From Indonesia with Love

I for one am shocked, SHOCKED, that Australian’s spies might be spying on people.

A news story hasn’t shaken me this much since I found out SAS Corporal Ben Roberts-Smith was awarded the Victoria Cross for killing people. I thought he received it for services to current affairs programs.

The revelations published in the Guardian this week really hit home for me. The Defence Department facility allegedly used in the phone tapping is near the farm my pet dog went to live on when I was 12. The thought of it being used for nefarious purposes is utterly bewildering. Continue reading


Political correctness gone mainstream

Bloody PC hippy Source:

The popular view of political correctness is that it is an exclusively left wing phenomenon.
Two seasonally appropriate examples of “political correctness gone mad” are craven shopping centres removing Nativity scenes so as not to offend Muslims and bushfires caused by Green/ALP opposition to backburning.

Immigration Minister Scott Morrison made use of this public perception on Monday when he defended his use of the term “illegal arrival” to describe asylum seekers who arrived by boat. Continue reading

The microparty’s over

It’s lazy to start with a cliche but this week’s ululations over microparties elected to the Senate is a perfect example of how long a week can be in politics.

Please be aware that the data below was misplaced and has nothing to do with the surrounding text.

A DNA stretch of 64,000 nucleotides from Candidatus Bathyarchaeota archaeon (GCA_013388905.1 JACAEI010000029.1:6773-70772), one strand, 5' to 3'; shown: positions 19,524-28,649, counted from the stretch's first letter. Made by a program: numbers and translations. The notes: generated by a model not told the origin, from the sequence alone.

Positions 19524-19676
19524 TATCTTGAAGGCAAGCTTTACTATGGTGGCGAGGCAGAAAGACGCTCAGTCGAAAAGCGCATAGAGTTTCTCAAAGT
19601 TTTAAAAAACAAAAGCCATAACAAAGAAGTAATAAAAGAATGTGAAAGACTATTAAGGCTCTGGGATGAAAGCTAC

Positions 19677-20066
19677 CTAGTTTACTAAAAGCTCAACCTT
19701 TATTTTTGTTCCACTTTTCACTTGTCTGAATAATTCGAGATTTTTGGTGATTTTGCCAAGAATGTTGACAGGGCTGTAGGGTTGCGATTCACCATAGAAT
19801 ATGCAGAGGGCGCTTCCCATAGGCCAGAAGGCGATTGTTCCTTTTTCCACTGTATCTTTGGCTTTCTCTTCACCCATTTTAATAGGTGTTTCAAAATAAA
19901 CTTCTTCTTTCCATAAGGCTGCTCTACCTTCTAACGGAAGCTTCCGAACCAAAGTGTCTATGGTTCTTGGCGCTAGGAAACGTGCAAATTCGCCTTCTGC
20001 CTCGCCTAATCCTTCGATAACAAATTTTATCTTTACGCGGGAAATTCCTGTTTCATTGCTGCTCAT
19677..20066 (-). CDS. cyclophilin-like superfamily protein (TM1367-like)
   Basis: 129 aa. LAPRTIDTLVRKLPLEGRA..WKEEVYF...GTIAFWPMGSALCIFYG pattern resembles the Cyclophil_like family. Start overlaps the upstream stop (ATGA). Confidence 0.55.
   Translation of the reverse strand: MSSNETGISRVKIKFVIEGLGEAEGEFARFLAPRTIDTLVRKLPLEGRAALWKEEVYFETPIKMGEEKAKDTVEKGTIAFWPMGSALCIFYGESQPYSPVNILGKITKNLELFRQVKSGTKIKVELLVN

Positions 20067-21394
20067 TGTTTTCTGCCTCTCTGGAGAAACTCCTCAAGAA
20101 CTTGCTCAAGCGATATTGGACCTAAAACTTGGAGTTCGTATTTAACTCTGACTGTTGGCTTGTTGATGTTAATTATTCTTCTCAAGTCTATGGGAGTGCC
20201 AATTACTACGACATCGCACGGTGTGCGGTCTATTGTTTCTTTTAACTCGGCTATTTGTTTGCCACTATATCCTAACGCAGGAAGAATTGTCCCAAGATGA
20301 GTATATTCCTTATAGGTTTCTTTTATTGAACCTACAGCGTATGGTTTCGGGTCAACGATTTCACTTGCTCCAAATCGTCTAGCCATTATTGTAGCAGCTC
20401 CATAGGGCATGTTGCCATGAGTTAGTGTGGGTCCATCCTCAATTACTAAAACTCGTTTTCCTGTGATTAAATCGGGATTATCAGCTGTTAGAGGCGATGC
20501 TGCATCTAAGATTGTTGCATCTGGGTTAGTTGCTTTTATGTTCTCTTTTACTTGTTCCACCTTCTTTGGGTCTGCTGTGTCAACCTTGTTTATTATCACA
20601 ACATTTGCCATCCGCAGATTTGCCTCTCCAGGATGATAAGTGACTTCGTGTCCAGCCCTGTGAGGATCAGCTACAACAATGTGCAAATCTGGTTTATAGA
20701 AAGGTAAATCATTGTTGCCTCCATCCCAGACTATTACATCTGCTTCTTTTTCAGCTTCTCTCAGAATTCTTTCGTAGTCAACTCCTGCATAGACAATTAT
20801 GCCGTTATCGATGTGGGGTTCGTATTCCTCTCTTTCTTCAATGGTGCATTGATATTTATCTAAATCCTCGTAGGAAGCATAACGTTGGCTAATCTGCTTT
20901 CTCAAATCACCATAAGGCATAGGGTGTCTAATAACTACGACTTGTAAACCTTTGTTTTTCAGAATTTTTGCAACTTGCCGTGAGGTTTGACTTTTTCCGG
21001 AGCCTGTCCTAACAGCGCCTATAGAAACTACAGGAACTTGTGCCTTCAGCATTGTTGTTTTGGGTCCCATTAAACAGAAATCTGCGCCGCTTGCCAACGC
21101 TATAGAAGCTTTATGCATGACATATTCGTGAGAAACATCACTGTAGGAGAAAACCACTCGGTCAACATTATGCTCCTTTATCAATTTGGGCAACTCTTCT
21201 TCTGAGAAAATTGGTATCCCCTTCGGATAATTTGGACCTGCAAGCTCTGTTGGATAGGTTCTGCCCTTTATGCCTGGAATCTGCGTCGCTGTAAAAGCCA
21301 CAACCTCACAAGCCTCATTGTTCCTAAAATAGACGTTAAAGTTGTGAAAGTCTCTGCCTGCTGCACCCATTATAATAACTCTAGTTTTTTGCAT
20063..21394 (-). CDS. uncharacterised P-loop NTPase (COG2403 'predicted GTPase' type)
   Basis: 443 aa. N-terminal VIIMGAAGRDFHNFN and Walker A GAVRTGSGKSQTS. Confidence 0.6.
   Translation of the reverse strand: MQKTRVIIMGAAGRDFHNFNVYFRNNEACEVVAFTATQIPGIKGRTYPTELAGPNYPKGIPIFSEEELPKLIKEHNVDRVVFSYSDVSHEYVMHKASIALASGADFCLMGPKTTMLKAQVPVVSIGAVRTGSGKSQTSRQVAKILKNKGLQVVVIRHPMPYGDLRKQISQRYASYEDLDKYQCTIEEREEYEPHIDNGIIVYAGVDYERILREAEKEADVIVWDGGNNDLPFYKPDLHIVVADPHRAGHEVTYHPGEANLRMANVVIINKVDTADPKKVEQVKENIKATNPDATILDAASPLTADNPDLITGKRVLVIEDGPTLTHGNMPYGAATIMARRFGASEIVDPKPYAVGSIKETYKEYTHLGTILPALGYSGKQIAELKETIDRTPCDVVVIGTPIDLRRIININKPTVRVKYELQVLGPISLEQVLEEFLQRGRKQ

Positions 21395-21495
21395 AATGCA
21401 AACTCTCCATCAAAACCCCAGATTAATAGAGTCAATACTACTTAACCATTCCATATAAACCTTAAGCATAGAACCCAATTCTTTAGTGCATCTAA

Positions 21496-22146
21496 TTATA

First lets start with the victors. On the morning of the election Frances and Bridget Abbott’s father warned against “toying” with minor parties because “we need a strong and stable government”.

However, by Monday senior Liberal Senator George Brandis was championing diversity, saying “it’s sometimes refreshing to see that the major parties don’t have a monopoly on access to Parliament”. Continue reading

A lesson in Meaghernomics

In 2007 Western Australia was booming. Tradesmen were driving around in gold-plated utes, a handful of nickel could buy a small island and a two bedroom shack in Karratha cost half a million dollars.

Then in 2008 the GFC happened. Mines were laying off contractors, nickel was worth less than magic beans and we had to spend Federal money at Harvey Norman to keep the national economy alive.

Yet that only quietened the boom to a dull roar. By 2010 the only price higher than iron ore was that of a cup of coffee, except there was nobody left to serve these extortionate beverages because anyone with less than a doctorate in nuclear physics seemed to have gone FIFO. Continue reading

The unpopular crowd

You could fill a dictionary with the array of adjectives currently attached to our federal politicians, few of the complimentary.

However, despite the role call of misogynists, alleged fraudsters and rugby league fans, the one sin you can’t accuse our parliamentarians of is populism. Continue reading